Thursday, 13 September 2018

Turning over a new leaf, or conker..,

I've been home late a fair amount recently. Either because I've been seeing family and they live a fair drive away or I've been to a show and it's finished late. So when I get back the boys are already in bed, sometimes asleep and always looking adorable. The cat miaows at me as if to say, "what time do you call this ?" and Hubbie catches me up on the post-school antics. It's how life is now I'm a working mum. This is the first time I've been at work full time since I've been a mum. I'd always worked flexible or shorter hours to fit in with childcare before and since Blue Bear came to live with us I've been home full time. It's a big adjustment for all of us, but so far it seems to be fine.

There are some things about being a stay at home parent that I won't miss. The main one is the school gate. Not the actual gate you understand - that hasn't done anything to offend me and is quite pretty really. My boys used to race on ahead and hide behind it and jump out to shout "Boo !" at me when I was on the school run with them. No it's the banter in the playground between parents. I will greet people with a smile when I'm on the zebra crossing without breaking my stride. I'll happily have a quick, "How are you ?" while still moving and sometimes I'll even walk alongside a parent I know. What I won't do is the standing 'chatting' with arms folded ignoring entirely that there are small children all around.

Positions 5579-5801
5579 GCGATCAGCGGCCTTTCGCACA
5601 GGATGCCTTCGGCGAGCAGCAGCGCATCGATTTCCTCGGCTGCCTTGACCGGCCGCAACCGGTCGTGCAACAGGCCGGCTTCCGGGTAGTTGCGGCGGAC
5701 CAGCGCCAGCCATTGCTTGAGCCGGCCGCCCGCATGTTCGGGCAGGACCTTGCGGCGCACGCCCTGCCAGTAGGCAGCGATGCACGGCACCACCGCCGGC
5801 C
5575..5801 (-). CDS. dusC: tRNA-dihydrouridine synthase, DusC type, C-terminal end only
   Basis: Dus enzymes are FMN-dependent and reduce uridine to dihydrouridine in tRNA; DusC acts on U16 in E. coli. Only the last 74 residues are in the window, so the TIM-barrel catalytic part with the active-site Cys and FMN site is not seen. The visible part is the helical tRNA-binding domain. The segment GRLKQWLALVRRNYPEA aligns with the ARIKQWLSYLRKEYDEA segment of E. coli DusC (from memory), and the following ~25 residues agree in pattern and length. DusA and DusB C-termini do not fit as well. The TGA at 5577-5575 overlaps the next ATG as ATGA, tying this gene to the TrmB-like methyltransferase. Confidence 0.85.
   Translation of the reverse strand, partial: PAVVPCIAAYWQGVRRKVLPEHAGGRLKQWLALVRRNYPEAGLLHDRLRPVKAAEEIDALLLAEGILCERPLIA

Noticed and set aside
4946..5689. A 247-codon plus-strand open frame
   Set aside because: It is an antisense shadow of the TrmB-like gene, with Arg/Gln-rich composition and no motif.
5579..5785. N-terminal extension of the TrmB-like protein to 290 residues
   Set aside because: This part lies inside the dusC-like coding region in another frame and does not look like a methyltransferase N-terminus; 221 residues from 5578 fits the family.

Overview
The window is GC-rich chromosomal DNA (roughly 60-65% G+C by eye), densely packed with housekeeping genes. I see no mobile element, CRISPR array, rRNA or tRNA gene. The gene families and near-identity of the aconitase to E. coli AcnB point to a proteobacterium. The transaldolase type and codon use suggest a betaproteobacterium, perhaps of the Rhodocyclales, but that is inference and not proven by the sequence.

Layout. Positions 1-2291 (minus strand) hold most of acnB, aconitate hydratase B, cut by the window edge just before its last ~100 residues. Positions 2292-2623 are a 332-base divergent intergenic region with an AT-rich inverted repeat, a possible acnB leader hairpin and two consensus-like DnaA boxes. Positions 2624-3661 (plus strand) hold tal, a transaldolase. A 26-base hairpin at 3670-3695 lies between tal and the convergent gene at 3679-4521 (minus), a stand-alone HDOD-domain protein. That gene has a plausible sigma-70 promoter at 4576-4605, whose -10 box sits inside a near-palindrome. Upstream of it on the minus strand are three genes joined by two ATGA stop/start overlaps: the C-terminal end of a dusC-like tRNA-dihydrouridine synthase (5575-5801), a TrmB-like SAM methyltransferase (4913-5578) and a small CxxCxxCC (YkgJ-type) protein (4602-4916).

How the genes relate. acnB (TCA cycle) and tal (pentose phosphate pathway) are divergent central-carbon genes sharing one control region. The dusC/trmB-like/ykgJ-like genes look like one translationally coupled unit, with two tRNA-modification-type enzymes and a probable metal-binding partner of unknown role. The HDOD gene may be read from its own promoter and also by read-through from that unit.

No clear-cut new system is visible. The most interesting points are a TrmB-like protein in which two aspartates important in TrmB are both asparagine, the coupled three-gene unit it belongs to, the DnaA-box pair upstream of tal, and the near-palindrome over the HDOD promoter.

Then there's the whatsapp group of doom. Where one parent will ask if anyone has found their child's jumper and 30 'don't have it hun' messages will pop up. I have muted our group now as I can only stand so much inane chat about the new PE kit not being in stock. Also, don't ask other parents how to explain where babies come from on a class whatsapp group. I am completely honest with my kids. They weren't delivered by the stork, Mummy didn't swallow a magic seed and  Daddy didn't 'give' her a baby FFS ! They both know that Brown Bear grew in my tummy and Blue Bear in another mummy's tummy. Thanks to an episode of friends they now also know they came out of the tummy through a cut the doctor made. See, learning is fun kids !

I am less than keen on having a 'social' with people I only know because our kids are in the same class. I've got friends and they are lovely and we have things in common. I prefer not to spend my evening listening to people complaining about the school or asking me to confirm if what they understood to be the times of forest school are correct. Of course the other side of this is the gossip. At the end of last term a few parents told me they had heard my kids were leaving the school. When I asked who they had heard this from they became coy and refused to tell me.